MINISTER of Health Sylvia Masebo says everyone must be fully vaccinated against COVID-19, especially those with serious illnesses like cancer.

And Masebo says many people now only experience mild to moderate COVID-19 symptoms requiring no specific treatment.

Speaking during a COVID-19 briefing, Monday, Masebo said cancer patients were at high risk of developing severe illness as a result of COVID-19 infection.

“Like COVID-19, cancer is not only a health problem, but a threat to socio-economic development, and requires a multi-sectoral response. The COVID-19 pandemic continues to pose great challenges among people living with or affected by cancer. According to the World Health Organisation, WHO, people with cancer are at higher risk of COVID-19 severe illness and related deaths. It is therefore very important that cancer patients follow the five golden rules and get vaccinated against COVID-19,” Masebo said.

“Let me again emphasise that the COVID-19 pandemic presents a huge threat to the attainment of SDGs and universal health care, UHC. Apart from increased mortality rates due to COVID-19 in Zambia, the pandemic has profoundly impacted cancer control services and overall healthcare delivery services. During this pandemic, my Ministry is tasked with a dual responsibility that includes preventing and controlling the COVID-19 pandemic. At the same time, my ministry has to ensure that routine healthcare services are not so severely disrupted, that people not sick with COVID-19 can also access care.”

She noted that COVID-19 had affected access to cancer screening programmes and had led to delay and logistical challenges for surgical and non-surgical treatment services like chemotherapy and radiotherapy.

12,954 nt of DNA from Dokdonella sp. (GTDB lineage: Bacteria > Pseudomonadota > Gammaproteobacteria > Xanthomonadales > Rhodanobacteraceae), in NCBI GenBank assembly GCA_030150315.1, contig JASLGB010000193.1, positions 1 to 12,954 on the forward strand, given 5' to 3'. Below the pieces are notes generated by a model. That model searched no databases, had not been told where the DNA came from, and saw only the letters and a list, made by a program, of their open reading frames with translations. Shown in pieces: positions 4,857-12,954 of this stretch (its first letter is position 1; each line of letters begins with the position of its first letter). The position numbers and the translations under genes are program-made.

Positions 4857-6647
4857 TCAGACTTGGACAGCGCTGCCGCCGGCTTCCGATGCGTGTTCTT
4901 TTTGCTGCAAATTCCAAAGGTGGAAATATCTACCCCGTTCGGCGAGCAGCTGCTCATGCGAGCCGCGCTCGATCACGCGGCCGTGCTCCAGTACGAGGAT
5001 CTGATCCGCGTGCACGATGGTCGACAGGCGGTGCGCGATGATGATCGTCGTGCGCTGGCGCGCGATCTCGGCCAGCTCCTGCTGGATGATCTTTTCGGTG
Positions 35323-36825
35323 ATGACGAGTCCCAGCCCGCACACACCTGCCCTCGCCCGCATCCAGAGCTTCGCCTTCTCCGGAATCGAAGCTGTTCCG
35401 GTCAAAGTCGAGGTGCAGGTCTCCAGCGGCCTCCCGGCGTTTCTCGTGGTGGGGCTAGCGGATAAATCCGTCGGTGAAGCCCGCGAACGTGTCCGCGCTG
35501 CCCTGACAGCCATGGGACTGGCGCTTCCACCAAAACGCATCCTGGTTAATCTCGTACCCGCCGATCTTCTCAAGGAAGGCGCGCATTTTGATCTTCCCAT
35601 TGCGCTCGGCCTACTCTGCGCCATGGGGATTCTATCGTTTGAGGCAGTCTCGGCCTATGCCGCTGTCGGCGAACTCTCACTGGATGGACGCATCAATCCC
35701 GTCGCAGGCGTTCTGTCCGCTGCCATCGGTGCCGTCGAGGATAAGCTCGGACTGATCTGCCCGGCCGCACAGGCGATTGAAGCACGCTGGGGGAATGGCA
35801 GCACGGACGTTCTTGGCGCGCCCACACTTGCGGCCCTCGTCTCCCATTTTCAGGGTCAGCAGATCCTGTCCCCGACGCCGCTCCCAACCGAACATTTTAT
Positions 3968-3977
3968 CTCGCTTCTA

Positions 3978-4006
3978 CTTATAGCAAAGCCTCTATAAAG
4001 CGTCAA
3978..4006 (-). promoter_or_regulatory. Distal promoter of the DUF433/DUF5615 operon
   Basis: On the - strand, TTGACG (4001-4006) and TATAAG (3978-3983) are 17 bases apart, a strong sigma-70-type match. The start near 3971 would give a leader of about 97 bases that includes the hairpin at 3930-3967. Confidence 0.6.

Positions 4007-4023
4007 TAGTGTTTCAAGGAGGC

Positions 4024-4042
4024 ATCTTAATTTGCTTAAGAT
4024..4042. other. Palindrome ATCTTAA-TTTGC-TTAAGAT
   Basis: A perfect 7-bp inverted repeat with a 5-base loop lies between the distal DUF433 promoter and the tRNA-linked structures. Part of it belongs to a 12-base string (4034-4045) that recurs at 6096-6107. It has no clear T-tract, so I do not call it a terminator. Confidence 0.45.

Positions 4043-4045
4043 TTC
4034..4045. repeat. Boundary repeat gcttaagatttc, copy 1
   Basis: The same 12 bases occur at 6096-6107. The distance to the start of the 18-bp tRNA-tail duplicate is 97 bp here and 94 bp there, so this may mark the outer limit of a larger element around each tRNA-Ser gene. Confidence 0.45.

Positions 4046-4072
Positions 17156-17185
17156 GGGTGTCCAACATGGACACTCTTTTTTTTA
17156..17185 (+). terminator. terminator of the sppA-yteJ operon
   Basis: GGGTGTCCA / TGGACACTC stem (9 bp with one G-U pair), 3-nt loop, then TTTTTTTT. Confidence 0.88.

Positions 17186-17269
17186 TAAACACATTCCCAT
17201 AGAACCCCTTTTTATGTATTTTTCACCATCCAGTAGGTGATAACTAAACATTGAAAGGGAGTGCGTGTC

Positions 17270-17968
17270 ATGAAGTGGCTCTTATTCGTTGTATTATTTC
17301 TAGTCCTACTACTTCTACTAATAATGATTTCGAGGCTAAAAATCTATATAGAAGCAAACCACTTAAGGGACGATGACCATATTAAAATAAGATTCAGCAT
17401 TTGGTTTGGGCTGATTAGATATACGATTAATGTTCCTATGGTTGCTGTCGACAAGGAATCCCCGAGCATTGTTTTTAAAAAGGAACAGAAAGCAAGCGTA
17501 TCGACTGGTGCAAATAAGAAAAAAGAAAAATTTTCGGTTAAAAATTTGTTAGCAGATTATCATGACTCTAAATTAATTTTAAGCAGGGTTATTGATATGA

Masebo, however, said government had now put in place interventions to ensure continuity of routine services.

She said over the four COVID-19 waves which had so far been experienced, the Cancer Diseases Hospital had recorded 281 cases among cancer patients.

Meanwhile, updating the nation on the COVID-19 situation in the country, Masebo said there was currently a positivity rate of three per cent.

“In the last 24 hours, we recorded 43 new COVID-19 cases out of 1,627 tests conducted countrywide, giving an overall national positivity of 3%. We had 9 new admissions and we discharged a total of 256 patients from both home management and facility, leaving 1,696 active cases nationwide. Of the current active cases, 30 (2%) are admitted to hospital with 12 (40%) of these on oxygen therapy and 1 (3%) classified as critically ill. The proportion of unvaccinated patients among the admissions remains high at 93% of current admissions. We did not report any new deaths in the last 24 hours,” said Masebo.

“I wish to re-emphasize the need to adhere to the five golden rules and getting fully vaccinated against COVID-19 whether you have a chronic illness or not. Let us remember to get the booster dose and very importantly, get our children, 12 years and above get vaccinated”.